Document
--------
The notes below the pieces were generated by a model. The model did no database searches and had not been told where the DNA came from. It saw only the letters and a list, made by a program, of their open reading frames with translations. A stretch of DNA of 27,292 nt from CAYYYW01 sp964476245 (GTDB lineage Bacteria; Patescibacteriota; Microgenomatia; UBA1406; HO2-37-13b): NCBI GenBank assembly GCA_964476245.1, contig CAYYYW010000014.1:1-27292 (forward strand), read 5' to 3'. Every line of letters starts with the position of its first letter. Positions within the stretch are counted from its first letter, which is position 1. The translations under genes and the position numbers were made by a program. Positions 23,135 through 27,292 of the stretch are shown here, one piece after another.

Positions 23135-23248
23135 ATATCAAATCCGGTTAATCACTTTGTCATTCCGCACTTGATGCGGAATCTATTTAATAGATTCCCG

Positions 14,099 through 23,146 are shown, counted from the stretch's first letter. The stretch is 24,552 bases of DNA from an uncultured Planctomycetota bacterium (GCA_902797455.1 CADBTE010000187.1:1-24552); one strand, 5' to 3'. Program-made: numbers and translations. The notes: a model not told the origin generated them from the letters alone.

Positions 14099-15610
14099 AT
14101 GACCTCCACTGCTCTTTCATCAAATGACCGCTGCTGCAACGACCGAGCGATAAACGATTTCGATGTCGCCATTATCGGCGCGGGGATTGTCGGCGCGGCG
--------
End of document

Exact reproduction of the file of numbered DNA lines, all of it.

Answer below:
The notes below the pieces were generated by a model. The model did no database searches and had not been told where the DNA came from. It saw only the letters and a list, made by a program, of their open reading frames with translations. A stretch of DNA of 27,292 nt from CAYYYW01 sp964476245 (GTDB lineage Bacteria; Patescibacteriota; Microgenomatia; UBA1406; HO2-37-13b): NCBI GenBank assembly GCA_964476245.1, contig CAYYYW010000014.1:1-27292 (forward strand), read 5' to 3'. Every line of letters starts with the position of its first letter. Positions within the stretch are counted from its first letter, which is position 1. The translations under genes and the position numbers were made by a program. Positions 23,135 through 27,292 of the stretch are shown here, one piece after another.

Positions 23135-23248
23135 ATATCAAATCCGGTTAATCACTTTGTCATTCCGCACTTGATGCGGAATCTATTTAATAGATTCCCG

Positions 14,099 through 23,146 are shown, counted from the stretch's first letter. The stretch is 24,552 bases of DNA from an uncultured Planctomycetota bacterium (GCA_902797455.1 CADBTE010000187.1:1-24552); one strand, 5' to 3'. Program-made: numbers and translations. The notes: a model not told the origin generated them from the letters alone.

Positions 14099-15610
14099 AT
14101 GACCTCCACTGCTCTTTCATCAAATGACCGCTGCTGCAACGACCGAGCGATAAACGATTTCGATGTCGCCATTATCGGCGCGGGGATTGTCGGCGCGGCG